Microsoft Advertising Exchange Moves Real-Time Bidding Globally
Microsoft officially retired AdECN and switched to the AppNexus platform for real-time bidding. This readies the move to take RTB in the display Advertising Exchange internationally.
There has not been a major shift by advertisers to RTB, but Dennis Buchheim, general manager of scale display for Microsoft, hopes that will change as more people realize the benefits. For advertisers, that means more selective buying and the ability to target specific audiences. For Microsoft it means "significant yield" increases as Windows Live inventory rolls out through the exchange.
Improving yield includes managing price, inventory allocation and packaging, as well as reserves to bring in more advertisers and exchanges. The exchange sees trading between 8 billion and 10 billion impressions monthly.
Microsoft did not need to make investments to add data centers to support RTB, so capital expenditures remain low. AppNexus will support the influx of data.
Buchheim said Microsoft will limit access to premium owned-and-operated media on Windows Live properties in the U.S., such as Hotmail and Messenger services, as well as remnant inventory on the MSN Network channels in the U.S. The exchange will roll out across Canada, the United Kingdom and the Netherlands during the coming months, followed by other international markets later this year.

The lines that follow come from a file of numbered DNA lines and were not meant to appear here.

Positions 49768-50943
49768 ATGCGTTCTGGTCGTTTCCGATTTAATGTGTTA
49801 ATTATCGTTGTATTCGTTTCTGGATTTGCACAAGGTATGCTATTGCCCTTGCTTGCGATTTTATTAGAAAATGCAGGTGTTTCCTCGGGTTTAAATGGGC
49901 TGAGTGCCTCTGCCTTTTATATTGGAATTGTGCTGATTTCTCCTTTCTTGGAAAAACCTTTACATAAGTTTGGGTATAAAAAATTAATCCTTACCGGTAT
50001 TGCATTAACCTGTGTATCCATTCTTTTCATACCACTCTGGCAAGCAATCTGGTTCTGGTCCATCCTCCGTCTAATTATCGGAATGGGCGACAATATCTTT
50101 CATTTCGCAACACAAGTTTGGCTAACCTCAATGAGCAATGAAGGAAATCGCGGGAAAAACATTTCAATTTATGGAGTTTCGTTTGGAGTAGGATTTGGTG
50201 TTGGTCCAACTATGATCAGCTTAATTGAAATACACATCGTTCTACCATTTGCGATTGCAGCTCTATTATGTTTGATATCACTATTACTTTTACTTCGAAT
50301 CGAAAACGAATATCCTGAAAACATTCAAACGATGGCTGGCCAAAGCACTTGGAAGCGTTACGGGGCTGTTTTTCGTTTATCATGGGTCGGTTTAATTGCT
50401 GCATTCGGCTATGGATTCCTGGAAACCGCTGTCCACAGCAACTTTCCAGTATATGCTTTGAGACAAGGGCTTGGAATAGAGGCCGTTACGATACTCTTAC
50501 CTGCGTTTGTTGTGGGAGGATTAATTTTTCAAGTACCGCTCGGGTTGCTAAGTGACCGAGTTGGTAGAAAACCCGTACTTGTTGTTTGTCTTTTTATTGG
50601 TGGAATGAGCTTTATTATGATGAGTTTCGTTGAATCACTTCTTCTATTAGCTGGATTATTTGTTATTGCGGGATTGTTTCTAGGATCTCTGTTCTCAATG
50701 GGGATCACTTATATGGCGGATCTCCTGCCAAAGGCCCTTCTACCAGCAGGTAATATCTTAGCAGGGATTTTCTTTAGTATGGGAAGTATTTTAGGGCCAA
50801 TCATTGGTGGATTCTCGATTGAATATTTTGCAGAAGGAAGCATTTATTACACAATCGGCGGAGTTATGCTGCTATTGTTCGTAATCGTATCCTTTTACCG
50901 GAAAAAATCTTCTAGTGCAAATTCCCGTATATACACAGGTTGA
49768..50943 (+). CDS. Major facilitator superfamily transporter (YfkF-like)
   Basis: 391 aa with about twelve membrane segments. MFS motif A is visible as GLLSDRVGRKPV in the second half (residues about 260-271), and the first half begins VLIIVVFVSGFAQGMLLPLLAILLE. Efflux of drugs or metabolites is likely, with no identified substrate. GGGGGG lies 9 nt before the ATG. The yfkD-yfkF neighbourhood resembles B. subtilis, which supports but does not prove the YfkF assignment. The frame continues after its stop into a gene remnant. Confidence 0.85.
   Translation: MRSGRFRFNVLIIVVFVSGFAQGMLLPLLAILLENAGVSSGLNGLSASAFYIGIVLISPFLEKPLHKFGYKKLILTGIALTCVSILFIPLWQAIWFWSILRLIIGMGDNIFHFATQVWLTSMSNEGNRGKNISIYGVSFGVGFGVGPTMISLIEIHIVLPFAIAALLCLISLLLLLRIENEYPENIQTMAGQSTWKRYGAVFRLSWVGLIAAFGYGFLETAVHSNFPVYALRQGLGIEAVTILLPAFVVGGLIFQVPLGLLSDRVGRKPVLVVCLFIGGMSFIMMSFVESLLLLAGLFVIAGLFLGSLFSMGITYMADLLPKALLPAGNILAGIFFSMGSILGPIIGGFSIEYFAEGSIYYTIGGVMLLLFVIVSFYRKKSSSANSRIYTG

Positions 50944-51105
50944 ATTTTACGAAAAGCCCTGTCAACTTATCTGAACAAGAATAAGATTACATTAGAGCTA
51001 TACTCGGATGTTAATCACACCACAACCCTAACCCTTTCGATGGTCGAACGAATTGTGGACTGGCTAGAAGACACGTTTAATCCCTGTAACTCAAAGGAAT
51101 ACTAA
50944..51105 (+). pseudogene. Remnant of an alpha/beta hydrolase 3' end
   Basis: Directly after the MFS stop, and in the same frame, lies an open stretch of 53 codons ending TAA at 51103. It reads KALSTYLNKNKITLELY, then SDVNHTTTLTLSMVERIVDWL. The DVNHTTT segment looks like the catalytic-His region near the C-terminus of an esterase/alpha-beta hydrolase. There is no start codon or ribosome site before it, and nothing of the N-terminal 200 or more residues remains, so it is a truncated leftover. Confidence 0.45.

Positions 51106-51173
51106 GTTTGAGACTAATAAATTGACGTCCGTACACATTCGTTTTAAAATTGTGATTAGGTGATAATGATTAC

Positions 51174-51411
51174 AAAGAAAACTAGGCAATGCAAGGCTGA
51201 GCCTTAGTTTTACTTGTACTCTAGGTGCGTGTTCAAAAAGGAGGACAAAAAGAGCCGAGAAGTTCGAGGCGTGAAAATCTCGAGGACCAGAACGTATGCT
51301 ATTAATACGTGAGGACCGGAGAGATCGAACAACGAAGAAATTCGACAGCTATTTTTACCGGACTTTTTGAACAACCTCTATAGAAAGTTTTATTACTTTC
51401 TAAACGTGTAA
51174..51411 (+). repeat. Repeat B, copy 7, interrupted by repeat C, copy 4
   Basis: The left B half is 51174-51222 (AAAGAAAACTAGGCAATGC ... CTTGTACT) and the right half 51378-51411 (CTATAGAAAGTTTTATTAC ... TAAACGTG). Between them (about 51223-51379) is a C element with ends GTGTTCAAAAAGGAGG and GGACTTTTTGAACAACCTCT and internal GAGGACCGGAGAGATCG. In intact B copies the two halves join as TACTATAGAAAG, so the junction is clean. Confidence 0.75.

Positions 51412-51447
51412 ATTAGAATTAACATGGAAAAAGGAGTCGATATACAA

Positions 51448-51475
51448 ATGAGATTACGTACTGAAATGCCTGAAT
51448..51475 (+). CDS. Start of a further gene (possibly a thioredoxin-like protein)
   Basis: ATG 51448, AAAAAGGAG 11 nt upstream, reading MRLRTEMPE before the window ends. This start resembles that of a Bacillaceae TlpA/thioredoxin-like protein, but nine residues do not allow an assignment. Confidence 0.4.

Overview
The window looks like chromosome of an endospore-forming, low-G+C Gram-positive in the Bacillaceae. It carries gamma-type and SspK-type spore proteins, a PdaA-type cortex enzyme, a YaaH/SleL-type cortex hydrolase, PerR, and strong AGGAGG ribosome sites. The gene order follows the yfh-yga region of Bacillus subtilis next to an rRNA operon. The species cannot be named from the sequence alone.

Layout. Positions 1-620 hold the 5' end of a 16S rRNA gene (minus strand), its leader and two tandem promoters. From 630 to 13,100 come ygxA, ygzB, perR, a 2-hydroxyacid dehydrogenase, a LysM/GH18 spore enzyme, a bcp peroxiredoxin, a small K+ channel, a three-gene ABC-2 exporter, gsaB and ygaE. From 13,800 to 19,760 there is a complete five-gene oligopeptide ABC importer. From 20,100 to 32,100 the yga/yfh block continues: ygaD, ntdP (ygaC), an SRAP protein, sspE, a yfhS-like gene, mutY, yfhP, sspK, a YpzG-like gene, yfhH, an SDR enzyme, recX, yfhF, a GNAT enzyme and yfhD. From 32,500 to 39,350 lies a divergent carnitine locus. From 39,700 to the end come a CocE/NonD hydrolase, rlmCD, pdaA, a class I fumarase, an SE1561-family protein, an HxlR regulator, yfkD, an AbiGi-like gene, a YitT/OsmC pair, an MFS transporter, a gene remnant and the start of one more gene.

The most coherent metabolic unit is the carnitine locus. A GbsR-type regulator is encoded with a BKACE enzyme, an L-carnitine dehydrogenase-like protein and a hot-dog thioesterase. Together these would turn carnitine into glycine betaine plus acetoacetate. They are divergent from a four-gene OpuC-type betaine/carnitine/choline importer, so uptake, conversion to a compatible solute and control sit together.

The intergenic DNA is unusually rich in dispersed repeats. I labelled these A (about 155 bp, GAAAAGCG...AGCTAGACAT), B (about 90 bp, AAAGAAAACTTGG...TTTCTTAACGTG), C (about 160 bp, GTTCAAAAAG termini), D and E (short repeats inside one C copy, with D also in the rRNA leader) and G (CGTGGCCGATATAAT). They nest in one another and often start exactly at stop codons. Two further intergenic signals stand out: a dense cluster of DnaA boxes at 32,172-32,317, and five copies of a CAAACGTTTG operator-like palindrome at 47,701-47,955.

Buchheim hopes the focus on international expansion and yield will differentiate the platform from Google's DoubleClick Ad Exchange and Yahoo's Right Media.
When asked whether the platform can connect with paid-search campaigns, Buchheim said Microsoft and Google are looking at ways to bring display and search more closely together. "We have search and display buying through Atlas tools, but today it's pretty distinct," he said. "What you have seen with contextual advertising likely is the first bridge that allows advertisers to buy keywords or other targeting mechanisms for text or display."
Microsoft offers Content Ads on its adCenter platform, which begins to create the link between search and display. Atlas also enables search and display buying within one tool, but it's pretty early days, Buchheim said.